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Microbial Metabolism Ch 5

Microbial Metabolism Ch 5

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Microbial Metabolism Ch 5

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  1. Microbial MetabolismCh 5 • Metabolism is the sum of the chemical reactions in an organism. • Catabolism is the energy-releasing processes. • Anabolism is the energy-using processes. (typically building something)

  2. Microbial Metabolism • Catabolism provides the building blocks and energy for anabolism. Figure 5.1

  3. Amphibolic pathways • Are metabolic pathways that have both catabolic and anabolic functions. • This is basically all of life Figure 5.32.1

  4. Amphibolic pathways Figure 5.32.2

  5. A metabolic pathway is a sequence of enzymatically catalyzed chemical reactions in a cell. • A primary metabolic pathway are the reactions that do the basic work of the cell. Get food and grow • Metabolic pathways are determined by enzymes. • Enzymes are encoded by genes.

  6. Biochemical tests • Used to identify bacteria. • Enzymes are genes • Sum of genes is your organism Figure 10.8

  7. Enzymes Figure 5.2

  8. Enzymes • Biological catalysts • Specific for a chemical reaction; not used up in that reaction • Apoenzyme: protein • Cofactor: Nonprotein component • Coenzyme: Organic cofactor • Holoenzyme: Apoenzyme + cofactor

  9. Enzymes Figure 5.3

  10. Important Coenzymes • NAD+ • NADP+ • FAD • Coenzyme A • Biotin • Folic acid • Many of the vitamins

  11. Enzymes • The turnover number is generally 1-10,000 molecules per second. Figure 5.4

  12. Factors Influencing Enzyme Activity • Enzymes can be denatured by temperature and pH Figure 5.6

  13. Factors Influencing Enzyme Activity • Temperature Figure 5.5a

  14. Factors Influencing Enzyme Activity • pH Figure 5.5b

  15. Factors Influencing Enzyme Activity • Substrate concentration Figure 5.5c

  16. Factors Influencing Enzyme Activity • Competitive inhibition Figure 5.7a, b

  17. Factors Influencing Enzyme Activity Sulfa inhibits the enzyme that uses PABA for synthesis of folic acid

  18. Factors Influencing Enzyme Activity • Noncompetitive inhibition Figure 5.7a, c

  19. Feedback inhibition Figure 5.8

  20. The Generation of ATP • ATP is generated by the phosphorylation of ADP.

  21. The Generation of ATP • Substrate-level phosphorylation is the transfer of a high-energy PO4- to ADP.

  22. The Generation of ATP • Energy released from the transfer of electrons (oxidation) of one compound to another (reduction) is used to generate ATP by chemiosmosis.

  23. Metabolic Pathways

  24. Carbohydrate Catabolism • The breakdown of carbohydrates to release energy • Glycolysis • Krebs cycle • Electron transport chain

  25. Glycolysis • The oxidation of glucose to pyruvic acid, produces ATP and NADH.

  26. Preparatory Stage Preparatory Stage Glucose • 2 ATPs are used • Glucose is split to form 2 Glyceraldehyde-3-phosphate 1 Glucose 6-phosphate 2 Fructose 6-phosphate 3 Fructose 1,6-diphosphate 4 5 Glyceraldehyde 3-phosphate (GP) Dihydroxyacetone phosphate (DHAP) Figure 5.12.1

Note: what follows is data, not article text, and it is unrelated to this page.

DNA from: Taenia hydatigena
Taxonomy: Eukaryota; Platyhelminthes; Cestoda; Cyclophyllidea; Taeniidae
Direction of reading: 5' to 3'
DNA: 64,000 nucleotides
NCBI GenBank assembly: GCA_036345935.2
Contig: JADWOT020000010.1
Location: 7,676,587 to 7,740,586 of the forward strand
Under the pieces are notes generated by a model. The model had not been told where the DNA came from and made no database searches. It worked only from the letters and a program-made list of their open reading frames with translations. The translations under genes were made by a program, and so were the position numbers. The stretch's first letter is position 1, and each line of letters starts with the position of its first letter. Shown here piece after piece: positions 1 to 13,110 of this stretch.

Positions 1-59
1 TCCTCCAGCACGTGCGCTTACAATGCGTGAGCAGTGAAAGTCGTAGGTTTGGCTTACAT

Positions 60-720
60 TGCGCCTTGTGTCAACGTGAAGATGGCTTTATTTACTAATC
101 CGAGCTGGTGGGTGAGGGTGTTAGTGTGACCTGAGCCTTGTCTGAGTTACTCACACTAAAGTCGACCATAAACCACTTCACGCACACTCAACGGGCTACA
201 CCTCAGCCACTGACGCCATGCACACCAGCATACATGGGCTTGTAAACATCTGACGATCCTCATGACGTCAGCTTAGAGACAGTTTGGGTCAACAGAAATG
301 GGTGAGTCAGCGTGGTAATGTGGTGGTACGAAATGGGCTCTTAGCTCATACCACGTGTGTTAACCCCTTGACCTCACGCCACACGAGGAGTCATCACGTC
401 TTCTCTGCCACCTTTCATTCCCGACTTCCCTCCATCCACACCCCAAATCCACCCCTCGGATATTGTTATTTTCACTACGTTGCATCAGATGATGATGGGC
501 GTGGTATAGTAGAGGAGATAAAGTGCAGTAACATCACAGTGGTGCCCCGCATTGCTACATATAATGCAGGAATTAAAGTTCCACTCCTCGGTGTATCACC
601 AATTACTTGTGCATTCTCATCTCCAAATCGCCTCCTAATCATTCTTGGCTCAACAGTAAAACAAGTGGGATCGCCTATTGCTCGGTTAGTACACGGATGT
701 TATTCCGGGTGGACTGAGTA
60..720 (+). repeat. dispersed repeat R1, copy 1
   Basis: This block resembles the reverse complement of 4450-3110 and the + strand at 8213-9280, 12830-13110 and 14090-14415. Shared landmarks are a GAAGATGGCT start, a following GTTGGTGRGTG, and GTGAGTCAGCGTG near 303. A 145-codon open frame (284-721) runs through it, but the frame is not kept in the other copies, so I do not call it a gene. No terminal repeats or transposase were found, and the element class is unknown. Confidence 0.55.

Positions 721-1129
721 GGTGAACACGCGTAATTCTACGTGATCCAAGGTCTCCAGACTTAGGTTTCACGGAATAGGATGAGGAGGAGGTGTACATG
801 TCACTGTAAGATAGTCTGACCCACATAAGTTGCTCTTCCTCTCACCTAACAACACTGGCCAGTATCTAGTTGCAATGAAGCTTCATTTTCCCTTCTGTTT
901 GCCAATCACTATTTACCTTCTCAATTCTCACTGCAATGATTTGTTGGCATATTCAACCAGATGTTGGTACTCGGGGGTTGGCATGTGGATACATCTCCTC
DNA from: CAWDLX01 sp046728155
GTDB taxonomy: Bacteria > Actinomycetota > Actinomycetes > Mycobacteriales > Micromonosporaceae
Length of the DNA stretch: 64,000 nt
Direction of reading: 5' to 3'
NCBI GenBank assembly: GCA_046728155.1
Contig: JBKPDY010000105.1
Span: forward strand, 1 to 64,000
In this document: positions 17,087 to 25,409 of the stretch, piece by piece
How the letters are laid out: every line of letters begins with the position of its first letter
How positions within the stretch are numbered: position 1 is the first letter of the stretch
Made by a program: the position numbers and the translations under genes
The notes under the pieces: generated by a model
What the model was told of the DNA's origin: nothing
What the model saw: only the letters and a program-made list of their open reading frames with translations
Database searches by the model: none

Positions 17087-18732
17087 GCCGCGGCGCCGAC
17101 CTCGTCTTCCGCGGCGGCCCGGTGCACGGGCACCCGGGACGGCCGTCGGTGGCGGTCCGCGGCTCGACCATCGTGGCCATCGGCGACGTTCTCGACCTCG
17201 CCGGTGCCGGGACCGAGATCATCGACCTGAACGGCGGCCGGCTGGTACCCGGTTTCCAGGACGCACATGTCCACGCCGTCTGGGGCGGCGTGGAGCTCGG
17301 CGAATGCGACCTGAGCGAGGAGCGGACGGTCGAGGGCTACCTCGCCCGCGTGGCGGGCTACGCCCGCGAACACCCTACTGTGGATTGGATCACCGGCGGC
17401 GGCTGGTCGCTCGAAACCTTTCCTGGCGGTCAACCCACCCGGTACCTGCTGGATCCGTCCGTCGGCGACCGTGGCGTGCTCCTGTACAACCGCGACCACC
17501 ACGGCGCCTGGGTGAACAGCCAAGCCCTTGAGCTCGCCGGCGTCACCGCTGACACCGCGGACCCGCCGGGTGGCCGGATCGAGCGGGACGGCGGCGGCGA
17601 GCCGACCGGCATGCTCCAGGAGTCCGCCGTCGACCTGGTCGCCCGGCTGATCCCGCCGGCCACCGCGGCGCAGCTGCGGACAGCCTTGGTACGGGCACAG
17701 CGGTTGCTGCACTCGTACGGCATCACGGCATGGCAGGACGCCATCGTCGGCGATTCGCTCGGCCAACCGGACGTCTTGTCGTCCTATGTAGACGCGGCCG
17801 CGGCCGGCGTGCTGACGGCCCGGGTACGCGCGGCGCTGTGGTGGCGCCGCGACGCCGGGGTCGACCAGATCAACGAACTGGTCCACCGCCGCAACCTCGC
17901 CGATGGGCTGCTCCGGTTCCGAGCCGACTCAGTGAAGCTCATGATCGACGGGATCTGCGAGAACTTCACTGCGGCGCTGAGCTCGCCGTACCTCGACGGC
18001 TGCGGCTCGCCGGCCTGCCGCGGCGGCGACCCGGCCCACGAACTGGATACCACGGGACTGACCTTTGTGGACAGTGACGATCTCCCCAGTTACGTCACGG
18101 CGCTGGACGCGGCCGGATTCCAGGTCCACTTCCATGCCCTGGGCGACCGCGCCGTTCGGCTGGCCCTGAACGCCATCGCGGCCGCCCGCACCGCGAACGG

27. Energy-Conserving Stage 6 • 2 Glucose-3-phosphate oxidized to 2 Pyruvic acid • 4 ATP produced • 2 NADH produced 1,3-diphosphoglyceric acid 7 3-phosphoglyceric acid 8 2-phosphoglyceric acid 9 Phosphoenolpyruvic acid (PEP) 10 Pyruvic acid Figure 5.12.2

  28. Glycolysis • Glucose + 2 ATP + 2 ADP + 2 PO4– + 2 NAD+2 pyruvic acid + 4 ATP + 2 NADH + 2H+

  29. Alternatives to Glycolysis • Pentose phosphate pathway: • Uses pentoses and NADPH • Operates with glycolysis • Use and production of 5 carbon sugars (na) • Bacillus subtilis, E. coli, Enterococcus faecalis • Entner-Doudoroff pathway: • Produces NADPH and ATP • Does not involve glycolysis • Pseudomonas, Rhizobium, Agrobacterium

  30. Cellular Respiration • Oxidation of molecules liberates electrons for an electron transport chain • ATP generated by oxidative phosphorylation

  31. Intermediate Step • Pyruvic acid (from glycolysis) is oxidized and decarboyxlated Figure 5.13.1

  32. Krebs Cycle • Oxidation of acetyl CoA produces NADH and FADH2

  33. Krebs Cycle Figure 5.13.2

  34. The Electron Transport Chain • A series of carrier molecules that are, in turn, oxidized and reduced as electrons are passed down the chain. • Energy released can be used to produce ATP by chemiosmosis.

  35. Chemiosmosis Figure 5.15

  36. Electron transport and Chemiosmosis Figure 5.16.2

  37. Figure 5.14

  38. Respiration • Aerobic respiration: The final electron acceptor in the electron transport chain is molecular oxygen (O2). • Anaerobic respiration: The final electron acceptor in the electron transport chain is not O2. Yields less energy than aerobic respiration because only part of the Krebs cycles operations under anaerobic conditions.

  39. Anaerobic respiration

  40. Energy produced from complete oxidation of 1 glucose using aerobic respiration

  41. ATP produced from complete oxidation of 1 glucose using aerobic respiration • 36 ATPs are produced in eukaryotes.

  42. Fermentation • Releases energy from oxidation of organic molecules • Does not require oxygen • Does not use the Krebs cycle or ETC • Uses an organic molecule as the final electron acceptor

  43. Fermentation Figure 5.18b

  44. Fermentation • Alcohol fermentation. Produces ethyl alcohol + CO2 • Lactic acid fermentation. Produces lactic acid. • Homolactic fermentation. Produces lactic acid only. • Heterolactic fermentation. Produces lactic acid and other compounds.

  45. Fermentation Figure 5.19

  46. Fermentation Production of acid and gas Figure 5.23

  47. Lipid Catabolism Figure 5.20

  48. Protein Catabolism Extracellular proteases Protein Amino acids Deamination, decarboxylation, dehydrogenation Krebs cycle Organic acid

  49. Biochemical tests • Used to identify bacteria. Figure 10.8